The Future Is Now
In part one of this article, I outlined some reasons for my opinion that America's economy is in trouble, and that long-term growth is not assured. In this segment, I will offer some prospective solutions—
I believe we are in an economic war of survival and accepting the old free market solutions is going to ensure that we lose. I also believe that we must fight to win and that there are many things we can do to reverse the decline of manufacturing and the future of the middle class:
Tax reductions – Instead of offering a general tax break for all citizens, including the wealthiest (which will not create jobs), Congress should have offered specific tax reductions to manufacturing companies and other businesses that create jobs in the U.S., bring back products from overseas, and make capital investment in U.S. plants. All American manufacturers and businesses who continue to offshore products and jobs should not get any tax breaks, particularly tax breaks or subsidies for going overseas.
Job creation – Besides tax breaks, the government should announce that job creation in the manufacturing sector is the highest priority and offer subsidies for training and tax incentives to make it happen.
Government contracts – The Chinese are focusing on our wind energy market, which is subsidized by the federal government. When Congressional Democrats tried to expand the “Buy America” regulations, Congress blocked the initiative. One year later ABC news reported that 54 to 79 percent of the stimulus bill’s key wind energy program had been spent overseas. I suggest that all programs that are subsidized with our taxpayer dollars should only be bid by U.S. companies.
Technology – The Chinese are focused on getting new American technology whether they have to copy, steal, or create laws to get it. In trying to keep good relations with the Chinese, the multinationals will compromise and give the Chinese these technologies and R&D to keep their Chinese investments safe (as Pfizer Inc. did just this year). America should label specific advanced technologies that are significant for defense or for our competitiveness and they should not be allowed out of the country, as happened in the Reagan administration.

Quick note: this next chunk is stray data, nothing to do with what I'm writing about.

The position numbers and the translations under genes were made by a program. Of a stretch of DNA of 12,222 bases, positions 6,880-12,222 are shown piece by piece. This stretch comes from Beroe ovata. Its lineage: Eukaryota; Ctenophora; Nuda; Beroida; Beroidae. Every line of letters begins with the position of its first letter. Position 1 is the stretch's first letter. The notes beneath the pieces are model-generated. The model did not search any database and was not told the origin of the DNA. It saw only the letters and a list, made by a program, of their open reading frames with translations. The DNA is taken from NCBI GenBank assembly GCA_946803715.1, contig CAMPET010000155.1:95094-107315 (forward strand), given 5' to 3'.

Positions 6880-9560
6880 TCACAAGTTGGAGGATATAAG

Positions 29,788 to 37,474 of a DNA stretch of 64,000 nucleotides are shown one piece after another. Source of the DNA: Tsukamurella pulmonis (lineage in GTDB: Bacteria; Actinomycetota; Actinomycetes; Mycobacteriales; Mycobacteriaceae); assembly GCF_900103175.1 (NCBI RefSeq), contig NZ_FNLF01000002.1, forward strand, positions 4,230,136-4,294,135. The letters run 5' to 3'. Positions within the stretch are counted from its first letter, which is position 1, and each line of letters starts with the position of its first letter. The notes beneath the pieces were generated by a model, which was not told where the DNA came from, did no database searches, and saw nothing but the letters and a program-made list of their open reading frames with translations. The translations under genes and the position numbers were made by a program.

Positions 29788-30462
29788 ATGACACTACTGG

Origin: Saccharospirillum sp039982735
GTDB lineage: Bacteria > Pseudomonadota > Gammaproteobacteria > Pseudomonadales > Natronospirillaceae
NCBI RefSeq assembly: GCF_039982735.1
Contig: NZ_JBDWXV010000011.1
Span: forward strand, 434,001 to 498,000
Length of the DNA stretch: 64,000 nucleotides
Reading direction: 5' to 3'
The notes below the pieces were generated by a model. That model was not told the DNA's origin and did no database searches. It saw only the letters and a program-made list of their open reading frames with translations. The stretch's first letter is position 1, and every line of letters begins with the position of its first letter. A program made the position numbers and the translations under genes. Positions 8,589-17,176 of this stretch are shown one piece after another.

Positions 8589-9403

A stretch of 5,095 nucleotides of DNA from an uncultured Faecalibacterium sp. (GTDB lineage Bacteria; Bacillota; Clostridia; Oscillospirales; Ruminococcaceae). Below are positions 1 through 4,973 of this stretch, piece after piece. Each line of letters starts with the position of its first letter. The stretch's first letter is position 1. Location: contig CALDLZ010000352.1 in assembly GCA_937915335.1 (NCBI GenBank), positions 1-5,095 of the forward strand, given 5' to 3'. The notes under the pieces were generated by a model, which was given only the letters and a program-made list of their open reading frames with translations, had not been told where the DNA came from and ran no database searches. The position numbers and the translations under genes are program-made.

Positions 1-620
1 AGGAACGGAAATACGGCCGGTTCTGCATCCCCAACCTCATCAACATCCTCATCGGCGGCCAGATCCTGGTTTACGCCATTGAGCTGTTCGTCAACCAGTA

Chinese currency – All efforts by the government to get China to stop manipulating their currency have gotten nowhere. Countries who manipulate their currency for a cost advantage should be asked to let their currencies float and not be pegged to the dollar. This is a huge issue that gives China an unfair (and illegal) 40 percent cost advantage in manufactured goods. It is time to quit talking to the Chinese and do something to get their attention. Sanctions or some kind of tax on imports are the only way we are going to get realistic pricing. Naysayers to these suggestions will warn that since we are borrowing so much money from the Chinese they might retaliate by dumping their holdings of American securities. Here are four reasons we should not fear retaliation:
- It is true that their dumping of U.S. assets would decrease the value of the dollar, but it would increase our exports.
- A sudden decrease in the dollar would also decrease the value of China’s American assets, causing them to lose money.
- In a world awash with savings, we could borrow from other countries.